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Secondary Sources: Law Review Articles and Journals

Overview

The articles contained in legal periodicals can be a great source for finding background information on a legal topic that may be new or obscure. They can also be highly useful in finding information about an important case or topic. Footnotes or endnotes in the articles can be especially helpful in leading the researcher to even more sources.

There are two main types of legal periodicals:

  • Academic law reviews and journals: Scholarly publications usually edited by law students in conjunction with faculty members. They contain both lengthy articles and shorter essays by professors and lawyers, as well as comments, notes, or developments in the law written by students. Law review articles often focus on new or emerging areas of law, and they can offer more critical commentary than a legal encyclopedia or A.L.R. entry.
  • Practice-oriented journals: Cover of a variety of legal topics, usually with articles written by practicing attorneys or active bar members

In addition, working papers are another source of secondary analysis. They are frequently draft or pre-publication versions of law review articles. When citing or relying on a working paper, be sure to carefully check its citations. It is often necessary to request the author's permission before citing.

Search Tips

  1. Not every journal is available online; articles written before the 1980s often need to be found using print indexes and print journals due to database coverage.
  2. Different databases contain different journals, though there is a great deal of overlap.
  3. Citations to articles written about a specific case can be found by Shepardizing or KeyCiting the case.
  4. Citations to articles about statutes may be listed in the annotations to the statute and at the end of Shepard's or KeyCite citing references.
  5. Secondary sources may provide law review citations.

Free Databases

BePress Legal Repository: Contains approximately 3000 articles and working papers by law faculty.

Google Scholar: Search multiple legal journals at once. There are often links that take you directly to the articles when available.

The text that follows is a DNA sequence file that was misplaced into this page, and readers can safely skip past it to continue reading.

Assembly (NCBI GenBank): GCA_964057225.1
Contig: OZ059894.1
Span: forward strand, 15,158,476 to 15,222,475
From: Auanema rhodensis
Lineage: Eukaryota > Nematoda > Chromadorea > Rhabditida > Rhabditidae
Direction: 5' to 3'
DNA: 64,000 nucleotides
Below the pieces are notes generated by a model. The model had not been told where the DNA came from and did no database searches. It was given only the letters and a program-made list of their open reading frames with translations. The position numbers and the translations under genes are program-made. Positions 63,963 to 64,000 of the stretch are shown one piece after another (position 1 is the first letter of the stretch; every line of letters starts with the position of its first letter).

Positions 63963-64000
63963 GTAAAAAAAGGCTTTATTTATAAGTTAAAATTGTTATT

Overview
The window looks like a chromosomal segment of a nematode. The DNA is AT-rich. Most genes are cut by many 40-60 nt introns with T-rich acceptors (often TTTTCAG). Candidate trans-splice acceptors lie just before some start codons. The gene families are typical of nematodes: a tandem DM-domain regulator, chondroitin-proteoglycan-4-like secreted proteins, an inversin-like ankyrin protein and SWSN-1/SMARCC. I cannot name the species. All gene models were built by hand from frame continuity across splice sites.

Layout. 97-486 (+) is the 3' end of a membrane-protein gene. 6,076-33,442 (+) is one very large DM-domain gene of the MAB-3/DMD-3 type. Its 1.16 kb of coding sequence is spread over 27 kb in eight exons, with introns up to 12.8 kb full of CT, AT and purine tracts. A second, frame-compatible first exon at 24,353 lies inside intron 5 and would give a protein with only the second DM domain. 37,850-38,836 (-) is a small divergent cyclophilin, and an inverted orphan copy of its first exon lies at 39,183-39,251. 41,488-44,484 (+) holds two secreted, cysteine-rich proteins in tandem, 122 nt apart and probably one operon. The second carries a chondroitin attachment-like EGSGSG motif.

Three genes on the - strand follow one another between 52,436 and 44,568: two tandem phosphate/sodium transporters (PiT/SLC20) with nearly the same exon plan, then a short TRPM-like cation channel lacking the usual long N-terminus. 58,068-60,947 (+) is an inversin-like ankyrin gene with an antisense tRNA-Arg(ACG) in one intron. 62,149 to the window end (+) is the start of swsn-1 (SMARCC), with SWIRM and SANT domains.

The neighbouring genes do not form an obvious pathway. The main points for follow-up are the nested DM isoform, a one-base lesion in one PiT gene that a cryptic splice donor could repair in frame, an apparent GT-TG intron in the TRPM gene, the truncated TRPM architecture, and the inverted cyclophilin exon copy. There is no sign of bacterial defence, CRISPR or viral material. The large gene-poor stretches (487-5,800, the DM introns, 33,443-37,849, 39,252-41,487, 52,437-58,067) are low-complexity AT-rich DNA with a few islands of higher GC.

Social Science Research Network (SSRN): Contains both published and working papers. An interdisciplinary database, its Legal Scholarship Network contains tens of thousands of law-related papers and abstracts. Titles and abstracts may be viewed without signing up, but free registration is required for downloading.

Subscription Databases

Current students should access these through the Law Library Databases page. Consult the scope of a particular law review or journal to determine its coverage within a database.

HeinOnline Law Journal Library: Provides full-text access to more than 1,200 law and law-related periodicals in PDF format. Coverage begins with a journal’s first volumes, but does not usually include its most recent volume. Therefore, a user will generally notice a one-volume delay. Searching can be done by title or author name, as well as full-text searching of the collection or select periodicals. Date ranges may also be entered to narrow search results.

LexisNexis/Lexis Advance: Provides access to the full text of selected documents published in law reviews, Continuing Legal Education materials, legal newspapers, and bar journals. Full coverage is available for many of these periodicals.

Westlaw: Includes the full text of selected documents published in law reviews, Continuing Legal Education course handbook collections, and bar journals. Full coverage is available for many of these periodicals.

 

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